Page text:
They bonded over their Detroit roots and a common love of country and R&B music. In short order, they began working together while sharing a small apartment in Los Angeles' Echo Park area (their downstairs neighbor was Jackson Browne with whom both Souther and Frey would collaborate on numerous projects). Shortly after meeting, Souther and Frey formed a folk duo called Longbranch Pennywhistle. Their lone album, released in 1970 on Jimmy Bowen's Amos Records, featured significant contributions from guitarists James Burton and Ry Cooder, fiddler Doug Kershaw, drummer Jim Gordon, pianist Larry Knechtel and bassist Joe Osborn. After recording an eponymous solo album in 1972, persuaded by David Geffen, Souther formed the Souther Hillman Furay Band with Chris Hillman and Richie Furay. The group released two albums, but creative tensions and lack of record sales, not to mention Furay's discomfort at playing secular music after a conversion to Christianity, led to the band's demise. Souther is probably best known for his well crafted songwriting abilities, especially in the field of country rock.
He co-wrote some of the biggest hits for The Eagles, including "Best of My Love", "Victim of Love", "Heartache Tonight", and "New Kid in Town". In 2008 "The Eagles" charted with "How Long" which was on his "John David Souther" album in 1972 (but written by Jack Tempchin, who also wrote "Peaceful Easy Feeling"). Souther avoided the spotlight deciding to not be one of "The Eagles" when they first formed! Nevertheless, he joined The Eagles on numerous occasions live on stage. As such and because of his significant songwriting contributions, he became known as "the secret Eagle". He also wrote songs for several of Linda Ronstadt's multi-platinum albums, including "Faithless Love" from "Heart Like a Wheel" album and "White Rythm and Blues" included in her "Living in the USA" album.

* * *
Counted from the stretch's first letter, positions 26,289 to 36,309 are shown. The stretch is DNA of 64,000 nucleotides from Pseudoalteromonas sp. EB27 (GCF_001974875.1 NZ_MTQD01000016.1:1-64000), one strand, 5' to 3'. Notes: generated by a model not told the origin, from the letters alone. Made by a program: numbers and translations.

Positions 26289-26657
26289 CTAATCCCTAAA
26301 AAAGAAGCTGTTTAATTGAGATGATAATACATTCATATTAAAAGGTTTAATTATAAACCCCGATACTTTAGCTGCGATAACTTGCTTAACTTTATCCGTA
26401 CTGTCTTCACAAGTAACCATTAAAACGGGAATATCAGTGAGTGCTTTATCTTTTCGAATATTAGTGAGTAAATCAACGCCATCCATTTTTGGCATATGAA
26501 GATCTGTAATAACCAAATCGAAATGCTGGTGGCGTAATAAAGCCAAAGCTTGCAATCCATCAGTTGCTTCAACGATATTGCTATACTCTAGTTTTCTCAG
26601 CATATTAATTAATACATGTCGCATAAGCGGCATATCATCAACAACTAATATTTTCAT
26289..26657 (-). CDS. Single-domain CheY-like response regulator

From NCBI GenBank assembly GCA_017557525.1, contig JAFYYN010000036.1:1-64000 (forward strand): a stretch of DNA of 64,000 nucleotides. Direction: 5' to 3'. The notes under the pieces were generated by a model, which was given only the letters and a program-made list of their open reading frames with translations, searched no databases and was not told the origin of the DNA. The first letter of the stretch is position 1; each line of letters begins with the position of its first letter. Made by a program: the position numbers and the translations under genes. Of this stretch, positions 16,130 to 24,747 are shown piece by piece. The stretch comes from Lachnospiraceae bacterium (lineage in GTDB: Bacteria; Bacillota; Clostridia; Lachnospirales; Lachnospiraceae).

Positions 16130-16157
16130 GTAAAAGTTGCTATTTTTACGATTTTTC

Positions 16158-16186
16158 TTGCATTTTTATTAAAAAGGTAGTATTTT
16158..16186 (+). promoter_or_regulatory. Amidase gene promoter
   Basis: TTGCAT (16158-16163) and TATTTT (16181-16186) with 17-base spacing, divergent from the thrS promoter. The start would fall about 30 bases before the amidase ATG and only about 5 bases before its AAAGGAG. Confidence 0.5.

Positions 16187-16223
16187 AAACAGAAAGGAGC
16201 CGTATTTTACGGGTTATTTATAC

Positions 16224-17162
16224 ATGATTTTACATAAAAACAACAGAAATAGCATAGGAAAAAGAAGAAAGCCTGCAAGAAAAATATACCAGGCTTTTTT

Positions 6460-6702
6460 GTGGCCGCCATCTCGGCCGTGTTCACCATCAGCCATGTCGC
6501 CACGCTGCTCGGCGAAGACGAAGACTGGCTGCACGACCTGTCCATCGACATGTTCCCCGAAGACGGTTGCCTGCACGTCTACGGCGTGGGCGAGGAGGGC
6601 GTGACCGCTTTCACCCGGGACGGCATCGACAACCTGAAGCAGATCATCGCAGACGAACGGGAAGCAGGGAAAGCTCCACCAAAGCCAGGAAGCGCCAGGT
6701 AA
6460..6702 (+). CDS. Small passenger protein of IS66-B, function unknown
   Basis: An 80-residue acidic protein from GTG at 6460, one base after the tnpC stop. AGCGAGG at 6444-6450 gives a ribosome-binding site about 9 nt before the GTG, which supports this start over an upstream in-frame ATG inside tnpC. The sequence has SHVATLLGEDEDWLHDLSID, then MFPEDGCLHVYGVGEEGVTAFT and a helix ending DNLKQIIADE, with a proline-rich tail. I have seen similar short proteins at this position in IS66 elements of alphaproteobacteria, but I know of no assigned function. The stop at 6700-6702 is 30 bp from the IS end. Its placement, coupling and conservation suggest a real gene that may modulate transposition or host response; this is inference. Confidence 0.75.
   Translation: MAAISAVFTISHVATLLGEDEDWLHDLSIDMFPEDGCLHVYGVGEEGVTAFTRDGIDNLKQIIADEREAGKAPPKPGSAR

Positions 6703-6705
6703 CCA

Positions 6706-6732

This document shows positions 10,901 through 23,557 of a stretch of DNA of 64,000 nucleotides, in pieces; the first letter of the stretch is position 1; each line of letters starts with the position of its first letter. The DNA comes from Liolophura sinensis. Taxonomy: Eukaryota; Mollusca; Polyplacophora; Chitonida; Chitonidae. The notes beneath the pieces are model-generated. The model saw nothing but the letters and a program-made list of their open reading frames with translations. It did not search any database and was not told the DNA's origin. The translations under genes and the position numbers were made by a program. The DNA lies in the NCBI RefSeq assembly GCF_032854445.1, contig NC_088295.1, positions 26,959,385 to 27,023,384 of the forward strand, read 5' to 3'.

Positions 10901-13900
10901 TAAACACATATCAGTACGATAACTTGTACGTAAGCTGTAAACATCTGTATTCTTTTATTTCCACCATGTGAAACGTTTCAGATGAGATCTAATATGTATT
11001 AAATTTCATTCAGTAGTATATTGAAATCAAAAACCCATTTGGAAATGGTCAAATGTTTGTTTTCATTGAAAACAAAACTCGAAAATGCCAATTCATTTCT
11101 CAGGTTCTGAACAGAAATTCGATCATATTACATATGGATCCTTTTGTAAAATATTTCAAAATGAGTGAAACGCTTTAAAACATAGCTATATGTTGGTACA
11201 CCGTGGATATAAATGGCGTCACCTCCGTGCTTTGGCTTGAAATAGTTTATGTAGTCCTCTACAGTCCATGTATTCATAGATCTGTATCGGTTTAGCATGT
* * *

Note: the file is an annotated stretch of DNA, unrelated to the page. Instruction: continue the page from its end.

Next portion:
Linda once said JD was the best songwriter in the world. He also recorded several notable duets with Ronstadt including "Sometimes You Can't Win" and "Prisoner in Disguise". He also wrote for Bonnie Raitt including "Home" on her album "Sweet Forgiveness." His biggest hit as a solo artist was the 1979 Orbison-influenced song "You're Only Lonely" from the album of the same name which reached the top 10 of the Billboard Charts. A collaboration with James Taylor called "Her Town Too" from Taylor's "Dad Loves His Work" reached number 11 on the Billboard Pop Singles Chart. He was a Contributor on the Roy Orbison and Friends, A Black and White Night 1987 concert and video, and sang The Platters' "Smoke Gets In Your Eyes" in the 1989 movie Always! Read more on Last.fm.
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